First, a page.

As 2023 draws to a close, the world of pharmaceuticals is abuzz with the transformative potential of biosimilars. Unlike traditional generic drugs, which are exact replicas of small-molecule branded medications, biosimilars are near-copies of complex biologic drugs produced by different manufacturers.
The burgeoning biosimilar market in the U.S. is not just about increasing drug accessibility—it's also about substantial economic benefits. The entry of biosimilars has consistently shown to reduce drug costs, with significant percentage savings compared to their originator counterparts. We will review the past, present, and future of biosimilars. Specifically, recount the historic impact US healthcare savings, spotlight the long-anticipated Humira (adalimumab) biosimilar, and gaze into 2024/2025 as the Inflation Reduction Act unfolds its influence.
A Boon for U.S. Healthcare Savings
Biosimilars have carved a legacy of affordability in their wake. Their market entry has consistently wielded a downward force on drug costs, echoing savings that resonate deeply with both healthcare providers and patients.
From Infliximab's Inflectra and Renflexis, which undercut the ASP of their predecessor by 15% at launch , to Truxima's challenge to Rituxan, resulting in a 10-20% price shrinkage, and the 10-15% savings introduced by Herzuma and Kanjinti against Herceptin – the fiscal impacts are tangible. In Europe, these drugs saw a cost plummet of over 25% post-biosimilar introduction. The U.S., though a tad slow off the mark, is catching pace, and a trend of shrinking prices for both originators and biosimilars is emerging.
Cue in the headline-stealer of 2023: Yusimry, the eagerly awaited Humira biosimilar. In a transformative move for the healthcare and biopharma industry, the partnership between Mark Cuban Cost Plus Drug Company and Coherus BioSciences stands poised to fundamentally disrupt the PBM structure that controls drug supply chain, access, and drug pricing. Their collaborative launch of YUSIMRY (adalimumab-aqvh), a biosimilar to HUMIRA®, the world's top-selling medication, in July 2023, could be the much-needed catalyst for driving down drug prices . HUMIRA® biosimilars have historically faced notorious commercialization barriers, due to AbbVie's aggressive patent strategies and the entanglements of PBM rebates, which have, to a significant extent, curbed innovation and delayed market entries.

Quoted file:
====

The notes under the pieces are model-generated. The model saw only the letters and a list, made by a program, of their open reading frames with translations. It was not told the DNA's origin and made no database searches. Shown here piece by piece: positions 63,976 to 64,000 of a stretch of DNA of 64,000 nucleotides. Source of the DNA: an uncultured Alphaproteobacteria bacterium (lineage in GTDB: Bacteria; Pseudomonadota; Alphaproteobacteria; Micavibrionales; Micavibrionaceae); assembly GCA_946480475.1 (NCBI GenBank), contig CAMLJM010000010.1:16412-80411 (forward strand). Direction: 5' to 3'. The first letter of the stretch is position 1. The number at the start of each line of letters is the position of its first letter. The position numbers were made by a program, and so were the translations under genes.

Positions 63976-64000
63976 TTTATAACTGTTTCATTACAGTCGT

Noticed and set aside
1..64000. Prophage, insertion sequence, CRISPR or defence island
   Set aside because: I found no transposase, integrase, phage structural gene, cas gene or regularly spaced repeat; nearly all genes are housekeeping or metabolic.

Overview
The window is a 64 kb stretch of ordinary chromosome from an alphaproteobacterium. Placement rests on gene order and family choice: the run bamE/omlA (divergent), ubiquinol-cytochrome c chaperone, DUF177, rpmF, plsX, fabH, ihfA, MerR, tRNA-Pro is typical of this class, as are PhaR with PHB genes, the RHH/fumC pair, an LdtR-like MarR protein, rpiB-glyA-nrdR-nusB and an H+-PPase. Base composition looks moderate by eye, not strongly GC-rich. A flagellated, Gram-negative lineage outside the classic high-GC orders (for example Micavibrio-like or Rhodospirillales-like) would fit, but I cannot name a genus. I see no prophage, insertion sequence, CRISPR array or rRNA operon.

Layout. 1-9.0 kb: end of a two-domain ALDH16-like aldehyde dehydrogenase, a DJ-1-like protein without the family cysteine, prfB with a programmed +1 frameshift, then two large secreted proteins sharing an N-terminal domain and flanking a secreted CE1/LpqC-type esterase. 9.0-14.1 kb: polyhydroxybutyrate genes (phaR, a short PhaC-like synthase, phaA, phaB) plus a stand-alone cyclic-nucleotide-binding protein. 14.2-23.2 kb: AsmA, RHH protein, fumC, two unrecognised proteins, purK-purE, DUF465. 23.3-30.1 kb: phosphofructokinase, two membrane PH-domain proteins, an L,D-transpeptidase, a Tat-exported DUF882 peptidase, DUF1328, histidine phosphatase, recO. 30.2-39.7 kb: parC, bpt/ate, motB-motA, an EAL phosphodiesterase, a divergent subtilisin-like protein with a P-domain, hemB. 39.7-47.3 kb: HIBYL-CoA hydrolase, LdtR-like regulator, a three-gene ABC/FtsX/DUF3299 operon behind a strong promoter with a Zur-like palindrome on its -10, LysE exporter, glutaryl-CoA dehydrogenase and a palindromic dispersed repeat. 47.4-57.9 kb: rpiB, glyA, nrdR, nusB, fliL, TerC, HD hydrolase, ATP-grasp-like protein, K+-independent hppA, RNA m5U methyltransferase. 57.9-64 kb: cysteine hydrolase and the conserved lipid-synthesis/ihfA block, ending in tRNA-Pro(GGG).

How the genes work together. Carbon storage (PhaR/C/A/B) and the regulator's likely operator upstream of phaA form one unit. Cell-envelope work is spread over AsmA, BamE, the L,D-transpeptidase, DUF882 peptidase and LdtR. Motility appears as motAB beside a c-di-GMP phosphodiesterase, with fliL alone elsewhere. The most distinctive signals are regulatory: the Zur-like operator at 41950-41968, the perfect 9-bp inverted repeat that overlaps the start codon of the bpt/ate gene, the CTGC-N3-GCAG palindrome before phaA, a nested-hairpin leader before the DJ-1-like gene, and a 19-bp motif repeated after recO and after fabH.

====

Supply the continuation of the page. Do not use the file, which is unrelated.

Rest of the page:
We hope this marks the beginning of initiatives that go beyond mere drug launches, challenging the complex PBM incentives and murky rebate systems that have long dominated drug supply chain and pricing.
Impact of Inflation Reduction Act (IRA)
But there's another chapter yet to unfold. The IRA, with its profound implications, is set to reshape the biosimilar landscape from 2024 and beyond. New rules from the IRA bring a cloud of uncertainty, especially around profits for those making and selling biosimilars. One standout point, Section 11002, lets negotiations for a biosimilar's market entry be delayed for up to two years. This is based on whether the HHS Secretary believes the biosimilar will likely launch within that timeframe, even if it isn't a direct swap for the original drug .
This introduces strange dynamics; some original drug makers might welcome biosimilar competition, believing it could be more profitable than set prices by CMS. They might even change their patent strategies or strike "pay-for-launch" deals with biosimilar makers. Or, introduce their own non-interchangeable biosimilar.
On the other side, some might negotiate with CMS to keep biosimilars out, settling for a price that's lower than now but higher than in a competitive market – and they'd likely dominate the market share.
Ultimately? Possibly fewer biosimilars entering the market. Today, in areas with biosimilar competition, prices have dived by 60% within three years. The IRA, unintentionally, might have missed the nuances of biosimilar commercialization.